France: Troyes

Day 5  September 15, 2015

Our New Country Home

After a sad farewell to our hostess in Hautvillers, we drove toward Troyes. Troyes is pronounced Twah. Don’t ask us how they came up with that, but it seems to work for them. While writing about driving, let us divert of a moment to tell you about our GPS. We mentioned before that we have the voice of Stephen Frye as our navigator. You may remember him as Jeeves in the PBS show Jeeves and Wooster. Anyway, he is making driving so much fun. Put on your most proper British accent as you read some our favorite navigation directions that Stephen uses.

  • In 400 yards, go across the roundabout. Second right. That’s it!
  • This is going swimmingly, don’t you think?
  • In 200 yards, on to the highway we go! Fantastic!
  • Just bear left. That’s all.
  • Could I possibly trouble you to turn around?
  • I hate to interrupt, but in 800 yards, turn right.
  • You have reached your destination. Marvelous! I think I might be falling in love with you.

With Stephen’s help, we arrived in Troyes and met our guide who was waiting for us at the town hall. Troyes was never destroyed in the wars and so has many beautiful old buildings reflecting many centuries of history. We knew we were in for an experience when we asked about a building and he sort of huffed and said, “That’s a newer one—15th century.”

Gargoyes galor
Gargoyes galor
Pig and piglet
Pig and piglet
Just plain scary
Just plain scary

We looked at delightful gargoyles, stained glass from the 12th century, and half-timbered buildings that might look straight if you are really drunk but lean multiple directions to those of us who are sober.

This is known as "Cat Street" because the buildings are so close together that cats can jump from one building to another.
This is known as “Cat Street” because the buildings are so close together that cats can jump from one building to another.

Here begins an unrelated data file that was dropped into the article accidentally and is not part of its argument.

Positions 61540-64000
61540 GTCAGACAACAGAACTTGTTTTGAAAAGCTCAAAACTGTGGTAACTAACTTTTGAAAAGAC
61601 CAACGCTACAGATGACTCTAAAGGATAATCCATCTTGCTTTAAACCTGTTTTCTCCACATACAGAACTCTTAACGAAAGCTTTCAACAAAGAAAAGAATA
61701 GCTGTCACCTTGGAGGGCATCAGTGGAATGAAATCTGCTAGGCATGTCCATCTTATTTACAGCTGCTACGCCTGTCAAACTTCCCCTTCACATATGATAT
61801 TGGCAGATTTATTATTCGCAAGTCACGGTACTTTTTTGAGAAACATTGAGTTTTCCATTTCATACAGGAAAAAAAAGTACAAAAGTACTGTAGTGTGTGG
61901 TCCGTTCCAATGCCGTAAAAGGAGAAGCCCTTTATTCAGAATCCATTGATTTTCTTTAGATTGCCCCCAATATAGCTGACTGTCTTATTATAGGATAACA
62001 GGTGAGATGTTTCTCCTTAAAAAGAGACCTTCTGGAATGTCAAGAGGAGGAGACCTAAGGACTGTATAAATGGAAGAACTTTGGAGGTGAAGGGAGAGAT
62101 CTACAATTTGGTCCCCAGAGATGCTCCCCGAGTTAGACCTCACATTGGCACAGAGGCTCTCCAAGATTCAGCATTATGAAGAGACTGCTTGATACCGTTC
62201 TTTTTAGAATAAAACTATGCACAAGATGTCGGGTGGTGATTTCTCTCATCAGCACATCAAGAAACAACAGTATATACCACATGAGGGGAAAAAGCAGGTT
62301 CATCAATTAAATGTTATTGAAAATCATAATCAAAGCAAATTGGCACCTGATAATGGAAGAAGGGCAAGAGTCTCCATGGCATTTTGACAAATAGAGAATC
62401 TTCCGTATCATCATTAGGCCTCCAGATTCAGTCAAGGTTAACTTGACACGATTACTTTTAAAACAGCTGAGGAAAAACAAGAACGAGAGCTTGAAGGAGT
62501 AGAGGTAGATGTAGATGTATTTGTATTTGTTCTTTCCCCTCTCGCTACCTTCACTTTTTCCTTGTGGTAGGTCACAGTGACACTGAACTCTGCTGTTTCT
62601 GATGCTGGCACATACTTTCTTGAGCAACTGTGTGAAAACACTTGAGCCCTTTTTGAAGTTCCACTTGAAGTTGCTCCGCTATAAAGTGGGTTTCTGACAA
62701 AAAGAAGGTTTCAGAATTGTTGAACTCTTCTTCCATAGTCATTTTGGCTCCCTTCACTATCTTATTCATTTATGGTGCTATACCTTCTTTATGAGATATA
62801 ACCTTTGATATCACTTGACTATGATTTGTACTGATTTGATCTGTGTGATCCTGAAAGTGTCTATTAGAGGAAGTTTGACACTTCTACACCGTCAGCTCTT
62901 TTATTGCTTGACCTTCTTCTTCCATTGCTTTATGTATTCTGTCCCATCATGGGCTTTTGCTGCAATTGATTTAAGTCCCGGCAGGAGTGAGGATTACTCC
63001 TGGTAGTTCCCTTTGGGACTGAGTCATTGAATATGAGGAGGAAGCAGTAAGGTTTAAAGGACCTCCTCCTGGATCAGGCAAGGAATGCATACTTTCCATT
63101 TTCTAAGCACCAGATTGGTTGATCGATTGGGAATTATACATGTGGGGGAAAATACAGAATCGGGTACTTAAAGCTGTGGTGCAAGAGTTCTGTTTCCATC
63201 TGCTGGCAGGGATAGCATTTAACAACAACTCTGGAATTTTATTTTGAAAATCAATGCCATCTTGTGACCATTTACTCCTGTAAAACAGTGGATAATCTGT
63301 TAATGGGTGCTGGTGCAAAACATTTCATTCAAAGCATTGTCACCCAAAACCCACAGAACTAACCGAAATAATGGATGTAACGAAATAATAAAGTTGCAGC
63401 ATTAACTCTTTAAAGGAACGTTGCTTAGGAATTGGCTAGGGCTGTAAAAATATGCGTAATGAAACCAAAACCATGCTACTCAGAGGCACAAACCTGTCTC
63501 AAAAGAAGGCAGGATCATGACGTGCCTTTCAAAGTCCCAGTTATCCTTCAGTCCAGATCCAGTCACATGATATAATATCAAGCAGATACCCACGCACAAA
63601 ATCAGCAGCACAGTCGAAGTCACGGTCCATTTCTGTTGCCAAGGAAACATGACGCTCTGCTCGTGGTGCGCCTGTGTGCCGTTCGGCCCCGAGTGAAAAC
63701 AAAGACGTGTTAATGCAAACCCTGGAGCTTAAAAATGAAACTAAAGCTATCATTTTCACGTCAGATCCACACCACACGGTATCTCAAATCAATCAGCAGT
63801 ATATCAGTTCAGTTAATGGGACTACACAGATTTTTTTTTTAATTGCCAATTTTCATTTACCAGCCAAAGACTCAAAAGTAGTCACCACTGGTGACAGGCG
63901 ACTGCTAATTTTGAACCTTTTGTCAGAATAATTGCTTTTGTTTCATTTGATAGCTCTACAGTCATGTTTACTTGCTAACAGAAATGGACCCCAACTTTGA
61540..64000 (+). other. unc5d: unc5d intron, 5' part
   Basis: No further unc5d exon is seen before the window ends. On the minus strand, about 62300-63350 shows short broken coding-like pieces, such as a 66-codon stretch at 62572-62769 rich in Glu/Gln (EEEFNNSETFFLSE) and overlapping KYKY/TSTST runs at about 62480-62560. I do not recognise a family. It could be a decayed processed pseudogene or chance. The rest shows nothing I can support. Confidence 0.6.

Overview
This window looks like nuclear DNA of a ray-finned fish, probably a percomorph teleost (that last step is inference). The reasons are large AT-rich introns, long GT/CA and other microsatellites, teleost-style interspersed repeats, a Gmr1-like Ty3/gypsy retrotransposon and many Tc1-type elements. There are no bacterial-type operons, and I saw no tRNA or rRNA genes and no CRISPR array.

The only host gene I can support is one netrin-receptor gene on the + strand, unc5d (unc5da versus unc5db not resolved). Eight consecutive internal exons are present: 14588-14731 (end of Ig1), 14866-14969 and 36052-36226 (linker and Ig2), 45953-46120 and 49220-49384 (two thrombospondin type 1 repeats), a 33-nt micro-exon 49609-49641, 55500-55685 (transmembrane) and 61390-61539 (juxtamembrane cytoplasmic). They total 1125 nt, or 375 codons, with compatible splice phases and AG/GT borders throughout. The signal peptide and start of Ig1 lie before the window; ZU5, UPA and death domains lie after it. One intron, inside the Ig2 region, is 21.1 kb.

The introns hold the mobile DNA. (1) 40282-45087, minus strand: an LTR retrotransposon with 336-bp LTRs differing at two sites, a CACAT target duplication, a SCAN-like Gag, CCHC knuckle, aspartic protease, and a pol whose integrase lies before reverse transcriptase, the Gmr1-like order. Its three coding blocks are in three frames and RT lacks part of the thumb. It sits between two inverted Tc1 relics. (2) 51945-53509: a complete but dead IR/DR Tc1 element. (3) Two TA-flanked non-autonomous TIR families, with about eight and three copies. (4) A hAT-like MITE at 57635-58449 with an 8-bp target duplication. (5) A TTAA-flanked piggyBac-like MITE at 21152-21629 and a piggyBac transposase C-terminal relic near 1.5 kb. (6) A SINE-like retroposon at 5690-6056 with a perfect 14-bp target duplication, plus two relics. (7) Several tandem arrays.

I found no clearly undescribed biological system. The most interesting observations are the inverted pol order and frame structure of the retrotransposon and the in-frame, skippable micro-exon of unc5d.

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The ends posts on buildings are often carved.
The ends posts on buildings are often carved.
Yes. Gold.
Yes. Gold.
Inside the gates, there was a demonstration of container gardening.
Inside the gates, there was a demonstration of container gardening.

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They have walled up the hole, but this is where infants were left to be cared for by the church.
They have walled up the hole, but this is where infants were left to be cared for by the church.
It is sort of like being trapped inside a kaleidoscope
It is sort of like being trapped inside a kaleidoscope

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We tasted some amazing chocolates from a famous MOF. Oh my!

http://www.pascal-caffet.com/

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We also tasted the local plum liqueur and lived to tell about it. We didn’t need a second sip.

We had lunch at an outdoor café that served six rilletes (sort of like potted meats or meat salads). The six flavors we had were chicken, pork, trout, mushroom, goat cheese, and sardine. Jim remarked that the sardine rillete reminded him of the ice cream we had on Saturday night. We also had a salad since we needed something green. Green vegetables have been hard to come by.

http://www.resto-toutsimplement.fr/

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The red awning makes everything look rather red.
The red awning makes everything look rather red.

After lunch we took a tour of perhaps one of the most unique museums. It was a museum of antique hand tools. If only we could have had a dollar for every time we wished Cindy’s dad had been with us! There were three floors of antique French hand tools displayed in the most artistic ways imaginable. For example there were perhaps seventy five to a hundred different types of antique trowels in one huge display case and they looked like they were starlings flying in formation. Would you like to see all the tools involved in barrel making, or all the different types of axes, or perhaps you’d like to see all the hand tools that were used to bind and decorate leather-bound books (a task which required over 120 steps in days of yore)? This is the place. One favorite displays showed all the tools needed to make gloves, complete with the forms with thumbs that could be moved to either side. Jim Walch, you were in our thoughts so much this afternoon.